Picture the scene: Story and King intersection, San Jose, California, 1974. The heyday of Lowriding was in full swing, and all of NorCal’s specialty car clubs were canvassing this legendary cruising mecca from bumper to bumper. During this glorious time, a young man by the name of Victor Freas was among the legendary cruisers of the era, and he was often seen riding shot gun with his neighbor, in his ’69 Grand Prix. With a sister in a car club called Street Escorts, and a front neighbor who was a member in Grand Masters car club (an all Grand Prix club), it wasn’t hard for the 14-year-old Vic to become hooked on the Lowrider scene. Friday thru Sunday, you could find a young Vic making his rounds on the Boulevard, enjoying life. He would eat at the Jack in the Box on Story and King at 2am, and then cruise until the sun rose on the East Hills.

“If only the youngsters nowadays could experience what it was like to be on Story and King in the mid ’70’s,” reminisces Vic. “If you can imagine three lanes, bumper to bumper on both sides, only moving inches at a time, for hours on end, with all the parking lots packed with Lowriders, that’s how it was back in the ’70’s,” Vic says with a gleam in his eye.

This Lowriding vet is no stranger to this history. At age 17, Vic bought his first car, a ’67 Chrysler New Yorker, from his father. During the early days of his career, he had multiple cars, including a ’77 Grand Prix, a ’66 Riviera and a ’78 Firebird. While he had his ’78 Firebird, Vic also had a baby boy, who he named Victor Jr. Strapping his boy to the car seat of his lifted Firebird, Vic Sr. would go out cruising the streets of San Jose, with his baby boy still in diapers.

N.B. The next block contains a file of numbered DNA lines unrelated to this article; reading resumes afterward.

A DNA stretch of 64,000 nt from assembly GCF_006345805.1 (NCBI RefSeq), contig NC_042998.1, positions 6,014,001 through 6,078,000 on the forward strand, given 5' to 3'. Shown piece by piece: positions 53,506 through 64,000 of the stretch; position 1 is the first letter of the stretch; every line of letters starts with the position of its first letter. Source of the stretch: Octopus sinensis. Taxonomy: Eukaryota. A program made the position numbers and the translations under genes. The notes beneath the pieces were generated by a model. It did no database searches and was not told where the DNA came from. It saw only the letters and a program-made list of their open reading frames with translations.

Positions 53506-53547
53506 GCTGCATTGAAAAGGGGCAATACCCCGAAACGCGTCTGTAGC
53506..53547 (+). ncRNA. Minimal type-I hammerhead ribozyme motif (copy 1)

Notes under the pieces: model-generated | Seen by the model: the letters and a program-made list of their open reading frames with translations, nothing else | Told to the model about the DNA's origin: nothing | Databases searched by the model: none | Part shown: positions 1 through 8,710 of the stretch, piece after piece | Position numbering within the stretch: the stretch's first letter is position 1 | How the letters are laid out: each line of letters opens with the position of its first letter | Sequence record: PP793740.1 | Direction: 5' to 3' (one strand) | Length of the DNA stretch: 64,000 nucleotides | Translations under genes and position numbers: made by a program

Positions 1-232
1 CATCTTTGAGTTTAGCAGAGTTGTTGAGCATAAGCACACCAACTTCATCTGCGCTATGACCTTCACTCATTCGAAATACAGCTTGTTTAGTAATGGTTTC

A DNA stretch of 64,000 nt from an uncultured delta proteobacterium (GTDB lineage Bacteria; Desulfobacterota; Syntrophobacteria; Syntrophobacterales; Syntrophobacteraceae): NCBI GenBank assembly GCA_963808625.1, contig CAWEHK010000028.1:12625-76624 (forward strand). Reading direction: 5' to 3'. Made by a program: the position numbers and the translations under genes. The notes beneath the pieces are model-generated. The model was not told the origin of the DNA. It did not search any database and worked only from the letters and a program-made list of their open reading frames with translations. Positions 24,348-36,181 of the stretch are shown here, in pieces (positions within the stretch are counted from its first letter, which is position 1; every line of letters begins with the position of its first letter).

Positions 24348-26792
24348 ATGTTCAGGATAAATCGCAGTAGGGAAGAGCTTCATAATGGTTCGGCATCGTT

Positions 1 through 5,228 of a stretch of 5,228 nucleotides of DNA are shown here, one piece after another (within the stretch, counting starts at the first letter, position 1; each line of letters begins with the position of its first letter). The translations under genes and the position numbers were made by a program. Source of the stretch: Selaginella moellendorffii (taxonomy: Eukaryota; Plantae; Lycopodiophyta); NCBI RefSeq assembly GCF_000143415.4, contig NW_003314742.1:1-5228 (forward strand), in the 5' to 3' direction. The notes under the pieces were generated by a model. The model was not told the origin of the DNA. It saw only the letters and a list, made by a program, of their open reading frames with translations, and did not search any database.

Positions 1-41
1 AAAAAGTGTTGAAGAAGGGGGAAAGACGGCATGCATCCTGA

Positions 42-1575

Fast-forward to the year 1995, when one of Vic Sr.’s cousins tipped him off that one of his uncles was selling a 1974 Caprice Classic. The ’74 Caprice Classic was not only the first year of the Glasshouse, but it was also the first year that Vic Sr. began Lowriding. After approaching his uncle and aunt about the car, they told Vic Sr. to name his own price. Making the deal for just $1,300, Vic Sr. had his Glasshouse! When the time came to lift the car, there was no question about who would take on the job; the one and only Andy Douglas.

In 1999, Vic Sr. along with his family, moved to Manteca from San Jose. Being a rider, Vic wasted no time in bringing the Glasshouse out for a spin. Taking it down Yosemite Ave, he spotted a bunch of Lowriders gathered up in a parking lot. The occasion was the Enchanted Creations and Impalas toy drive. Turning heads as he pulled in, he was approached by Mike Page, (a member of USO), along with the rest of the USO members out of Stockton. With a clean ride, Vic was offered the opportunity to prospect for USO car club. Not wanting to make a decision without doing some research on the club first, Vic got their contact information, and headed on his way.

Vic decided to give his friend Smurf from San Jose a call, to see if he knew anything about USO. Smurf said “Vic, if USO wants you to join them, then join them!” Vic took Smurf’s advice and that following January, he called up the members of USO and began prospecting. Once his dues were paid, Vic was an official USO member. He has remained a loyal member of the club, now known as UCE car club, for over a decade.